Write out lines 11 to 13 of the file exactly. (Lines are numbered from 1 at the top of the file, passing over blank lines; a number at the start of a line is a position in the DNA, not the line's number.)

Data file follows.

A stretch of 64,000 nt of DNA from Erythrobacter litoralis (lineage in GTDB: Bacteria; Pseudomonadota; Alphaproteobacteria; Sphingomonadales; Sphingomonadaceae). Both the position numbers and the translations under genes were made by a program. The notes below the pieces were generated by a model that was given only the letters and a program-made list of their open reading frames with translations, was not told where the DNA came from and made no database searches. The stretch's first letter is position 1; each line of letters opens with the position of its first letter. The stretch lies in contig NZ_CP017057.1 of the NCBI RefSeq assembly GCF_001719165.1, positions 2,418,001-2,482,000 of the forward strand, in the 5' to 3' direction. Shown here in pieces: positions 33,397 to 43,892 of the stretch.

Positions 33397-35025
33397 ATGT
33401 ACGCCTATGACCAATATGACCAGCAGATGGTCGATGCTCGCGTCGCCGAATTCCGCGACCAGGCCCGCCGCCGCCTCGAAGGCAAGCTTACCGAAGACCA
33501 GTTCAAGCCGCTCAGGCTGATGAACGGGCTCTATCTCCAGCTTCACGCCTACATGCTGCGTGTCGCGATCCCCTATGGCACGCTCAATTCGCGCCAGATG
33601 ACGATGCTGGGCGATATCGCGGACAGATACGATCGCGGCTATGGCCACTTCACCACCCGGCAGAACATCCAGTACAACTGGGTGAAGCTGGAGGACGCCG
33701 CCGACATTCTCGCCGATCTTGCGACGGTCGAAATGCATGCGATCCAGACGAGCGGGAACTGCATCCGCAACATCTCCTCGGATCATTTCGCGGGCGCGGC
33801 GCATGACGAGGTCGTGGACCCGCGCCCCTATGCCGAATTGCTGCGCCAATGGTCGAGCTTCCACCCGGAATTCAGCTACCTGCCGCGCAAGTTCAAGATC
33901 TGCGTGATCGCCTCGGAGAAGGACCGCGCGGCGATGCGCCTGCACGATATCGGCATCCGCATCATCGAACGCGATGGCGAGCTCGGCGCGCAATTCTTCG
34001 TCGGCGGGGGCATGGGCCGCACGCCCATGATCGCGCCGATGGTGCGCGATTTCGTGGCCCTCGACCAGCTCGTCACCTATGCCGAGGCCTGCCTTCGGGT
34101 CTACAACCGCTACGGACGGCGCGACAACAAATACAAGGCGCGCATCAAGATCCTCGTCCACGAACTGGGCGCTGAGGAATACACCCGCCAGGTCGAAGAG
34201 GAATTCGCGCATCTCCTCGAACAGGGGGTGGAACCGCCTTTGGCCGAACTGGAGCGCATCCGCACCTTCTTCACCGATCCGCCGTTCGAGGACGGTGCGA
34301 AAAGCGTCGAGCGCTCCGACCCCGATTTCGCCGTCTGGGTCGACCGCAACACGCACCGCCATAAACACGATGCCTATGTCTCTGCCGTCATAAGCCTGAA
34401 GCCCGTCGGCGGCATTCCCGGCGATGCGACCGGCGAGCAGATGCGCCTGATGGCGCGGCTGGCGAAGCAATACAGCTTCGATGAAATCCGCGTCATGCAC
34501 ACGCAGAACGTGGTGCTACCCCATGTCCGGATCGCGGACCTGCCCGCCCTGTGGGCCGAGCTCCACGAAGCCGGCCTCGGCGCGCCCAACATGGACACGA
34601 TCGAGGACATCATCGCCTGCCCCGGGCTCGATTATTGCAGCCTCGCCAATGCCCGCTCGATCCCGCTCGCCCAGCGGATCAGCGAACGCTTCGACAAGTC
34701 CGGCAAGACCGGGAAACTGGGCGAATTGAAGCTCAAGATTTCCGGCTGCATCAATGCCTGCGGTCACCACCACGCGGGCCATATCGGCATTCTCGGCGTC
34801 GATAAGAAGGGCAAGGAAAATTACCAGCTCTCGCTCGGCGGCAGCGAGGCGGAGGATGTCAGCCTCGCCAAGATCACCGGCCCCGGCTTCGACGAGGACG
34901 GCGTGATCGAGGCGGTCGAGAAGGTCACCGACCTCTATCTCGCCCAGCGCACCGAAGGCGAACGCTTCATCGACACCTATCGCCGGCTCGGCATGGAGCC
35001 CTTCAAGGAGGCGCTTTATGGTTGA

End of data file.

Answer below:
34101 CTACAACCGCTACGGACGGCGCGACAACAAATACAAGGCGCGCATCAAGATCCTCGTCCACGAACTGGGCGCTGAGGAATACACCCGCCAGGTCGAAGAG
34201 GAATTCGCGCATCTCCTCGAACAGGGGGTGGAACCGCCTTTGGCCGAACTGGAGCGCATCCGCACCTTCTTCACCGATCCGCCGTTCGAGGACGGTGCGA
34301 AAAGCGTCGAGCGCTCCGACCCCGATTTCGCCGTCTGGGTCGACCGCAACACGCACCGCCATAAACACGATGCCTATGTCTCTGCCGTCATAAGCCTGAA